The IPET draft final report of June 2008 contains roughly 7,500 pages. A document of this size presents considerable editorial challenges in fully and clearly presenting its main findings and recommendations. The IPET report Volume I, Executive Summary and Overview, contains much interesting and useful information, and readers will turn to it expecting to see primary findings and recommendations. The Volume I Executive Summary is well written, interesting, and informative. Its readability is enhanced by the editorial-type format in which it is presented.
There are, however, many disconnections between Volume I’s Executive Summary (ES), and the organization and contents of the rest of the report. For example, the ES concludes that (among other things), “The standard project hurricane (SPH) methodology … is outdated and should no longer be used” (IPET, 2008). It also concludes that “The 100-year de facto standard is far too risky for the continued vitality of our economy…” (Ibid.). These are important findings with which many experts would agree. Nonetheless, it is not clear how or from where these conclusions flow from the IPET analysis presented in the various report volumes.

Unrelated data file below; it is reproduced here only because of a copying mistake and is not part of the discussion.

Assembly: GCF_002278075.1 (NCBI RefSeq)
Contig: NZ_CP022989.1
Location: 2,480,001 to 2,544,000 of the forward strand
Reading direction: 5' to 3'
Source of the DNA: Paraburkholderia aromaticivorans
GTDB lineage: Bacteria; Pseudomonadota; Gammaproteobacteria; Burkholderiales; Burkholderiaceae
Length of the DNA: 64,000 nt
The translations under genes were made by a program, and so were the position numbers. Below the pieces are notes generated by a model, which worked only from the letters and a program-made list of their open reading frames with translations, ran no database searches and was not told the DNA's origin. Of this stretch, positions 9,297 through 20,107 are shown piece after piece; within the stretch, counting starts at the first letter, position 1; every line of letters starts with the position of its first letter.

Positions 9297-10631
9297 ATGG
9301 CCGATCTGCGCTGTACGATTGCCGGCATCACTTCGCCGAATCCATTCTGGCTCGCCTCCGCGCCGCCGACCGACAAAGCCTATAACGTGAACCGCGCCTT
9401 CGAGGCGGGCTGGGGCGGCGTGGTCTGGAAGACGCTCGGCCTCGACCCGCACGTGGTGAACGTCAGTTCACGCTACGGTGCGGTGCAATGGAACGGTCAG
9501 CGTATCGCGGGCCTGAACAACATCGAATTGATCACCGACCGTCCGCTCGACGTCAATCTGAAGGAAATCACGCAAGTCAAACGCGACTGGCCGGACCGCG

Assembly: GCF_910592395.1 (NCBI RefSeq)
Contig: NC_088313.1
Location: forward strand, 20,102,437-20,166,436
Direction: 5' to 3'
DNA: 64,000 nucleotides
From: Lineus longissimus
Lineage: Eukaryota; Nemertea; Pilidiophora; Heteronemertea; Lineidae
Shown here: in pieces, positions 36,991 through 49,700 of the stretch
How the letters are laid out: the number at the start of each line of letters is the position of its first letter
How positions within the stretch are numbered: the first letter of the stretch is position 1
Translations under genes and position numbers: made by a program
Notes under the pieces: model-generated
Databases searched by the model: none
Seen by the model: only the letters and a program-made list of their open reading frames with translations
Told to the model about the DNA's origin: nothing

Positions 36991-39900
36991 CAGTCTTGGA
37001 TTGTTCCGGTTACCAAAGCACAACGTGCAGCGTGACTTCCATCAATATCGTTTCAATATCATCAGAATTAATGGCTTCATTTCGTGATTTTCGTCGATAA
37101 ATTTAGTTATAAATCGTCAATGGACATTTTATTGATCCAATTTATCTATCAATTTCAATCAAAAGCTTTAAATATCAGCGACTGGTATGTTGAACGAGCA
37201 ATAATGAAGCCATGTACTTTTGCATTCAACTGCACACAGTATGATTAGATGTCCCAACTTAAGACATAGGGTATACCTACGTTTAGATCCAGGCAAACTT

The size of the IPET document makes it difficult to determine quickly where supporting discussions for these and other conclusions appear in the main body of the report. In addition, cross-referencing between Volume I and the rest of the report is confusing and inadequate. As a result, key findings and conclusions based upon the IPET analysis are not as clear as they could be.
In a previous report (NRC, 2008a), this committee recommended that, in addition to the full IPET report, that a second document should be prepared “for elected officials and the public” and that this document “could be much shorter and focus on results and implications for reconstruction and resettlement” (Ibid.). The importance of this recommendation has not diminished, and the committee wishes to reiterate this point in the following recommendation.
The IPET and the Department of the Army should enlist the services of a firm that specializes in technical writing of scientific and engineering reports to produce a final, summary document of the entire IPET report. The summary should be written in layman’s terminology in order to communicate clearly the IPET study results to decision makers and citizens.